In a novel study, researchers at Tel Aviv University’s Sackler Faculty of Medicine and the Sagol School of Neuroscience have discovered a direct link between changes in G-protein-coupled receptors (GPCRs) and the brain’s ability to adapt to external changes. They found that due to the brain’s mechanism, a few minutes after entering a room containing a sharp odor, we stop smelling it.
The study, published recently in Nature Communications, was conducted by Dr. Moshe Parnas and his team. It was a follow-up to one conducted by his parents about two decades ago, which focused solely on the protein level. The new study advances to the next stage.
The researchers looked at the olfactory system of the fruit fly, examining whether the voltage dependence of GPCRs is significant to brain function. They focused on one receptor from the G protein-coupled receptor family (called "Muscarinic Type A"). This protein is involved in dependence to an odor, a process in which the intensity of the reaction to the odor decreases as a result of continuous exposure to it.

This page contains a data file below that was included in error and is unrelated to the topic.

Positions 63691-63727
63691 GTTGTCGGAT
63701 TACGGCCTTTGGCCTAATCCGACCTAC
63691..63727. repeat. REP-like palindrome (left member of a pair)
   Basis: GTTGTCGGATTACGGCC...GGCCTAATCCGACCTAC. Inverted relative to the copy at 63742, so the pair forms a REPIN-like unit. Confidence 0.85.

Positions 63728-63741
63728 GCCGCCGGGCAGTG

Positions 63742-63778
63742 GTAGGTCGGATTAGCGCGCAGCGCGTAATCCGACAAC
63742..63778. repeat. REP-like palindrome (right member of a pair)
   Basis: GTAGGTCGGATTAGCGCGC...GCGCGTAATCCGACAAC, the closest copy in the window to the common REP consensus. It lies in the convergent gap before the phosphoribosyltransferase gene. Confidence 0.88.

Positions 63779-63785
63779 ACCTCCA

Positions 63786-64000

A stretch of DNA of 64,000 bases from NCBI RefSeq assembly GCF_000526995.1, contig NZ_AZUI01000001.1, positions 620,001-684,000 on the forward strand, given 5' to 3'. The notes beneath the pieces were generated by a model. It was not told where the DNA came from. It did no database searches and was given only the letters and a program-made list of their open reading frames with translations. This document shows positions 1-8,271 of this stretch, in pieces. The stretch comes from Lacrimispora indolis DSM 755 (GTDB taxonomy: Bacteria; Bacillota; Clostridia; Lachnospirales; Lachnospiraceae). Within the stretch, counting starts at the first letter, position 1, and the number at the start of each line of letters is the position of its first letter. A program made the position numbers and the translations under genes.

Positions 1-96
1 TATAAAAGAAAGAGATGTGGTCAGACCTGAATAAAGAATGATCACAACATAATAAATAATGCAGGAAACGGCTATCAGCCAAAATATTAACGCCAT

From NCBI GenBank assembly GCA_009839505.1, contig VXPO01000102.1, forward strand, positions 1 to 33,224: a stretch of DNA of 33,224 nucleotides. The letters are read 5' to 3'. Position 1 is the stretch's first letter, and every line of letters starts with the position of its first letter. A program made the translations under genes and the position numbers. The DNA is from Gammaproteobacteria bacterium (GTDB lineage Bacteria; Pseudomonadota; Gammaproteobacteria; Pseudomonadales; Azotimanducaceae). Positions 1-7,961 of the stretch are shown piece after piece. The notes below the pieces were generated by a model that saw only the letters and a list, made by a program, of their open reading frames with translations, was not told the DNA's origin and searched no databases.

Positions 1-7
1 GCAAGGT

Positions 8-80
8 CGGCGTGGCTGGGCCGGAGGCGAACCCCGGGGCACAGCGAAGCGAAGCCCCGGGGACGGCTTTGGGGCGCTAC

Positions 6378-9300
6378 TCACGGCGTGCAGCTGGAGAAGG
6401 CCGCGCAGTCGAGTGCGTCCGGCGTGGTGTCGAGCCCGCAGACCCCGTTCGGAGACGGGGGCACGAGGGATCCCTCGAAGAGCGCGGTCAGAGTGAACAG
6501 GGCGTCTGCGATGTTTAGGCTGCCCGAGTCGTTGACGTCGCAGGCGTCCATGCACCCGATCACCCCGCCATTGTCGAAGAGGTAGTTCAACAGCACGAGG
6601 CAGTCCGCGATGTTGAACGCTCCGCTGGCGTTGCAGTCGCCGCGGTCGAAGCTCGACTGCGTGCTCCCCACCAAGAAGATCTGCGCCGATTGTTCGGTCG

"Nerve cells are able to communicate with each other – and brain flexibility is expressed in the ability of nerve cells to set up new connections with each other and change existing connections, and thus influence behavior,” Parnas said. “Muscarinic Type A protein is involved in strengthening the bond between nerve cells, and strengthening of this bond causes fruit flies to get used to the odor and indicates normal brain flexibility."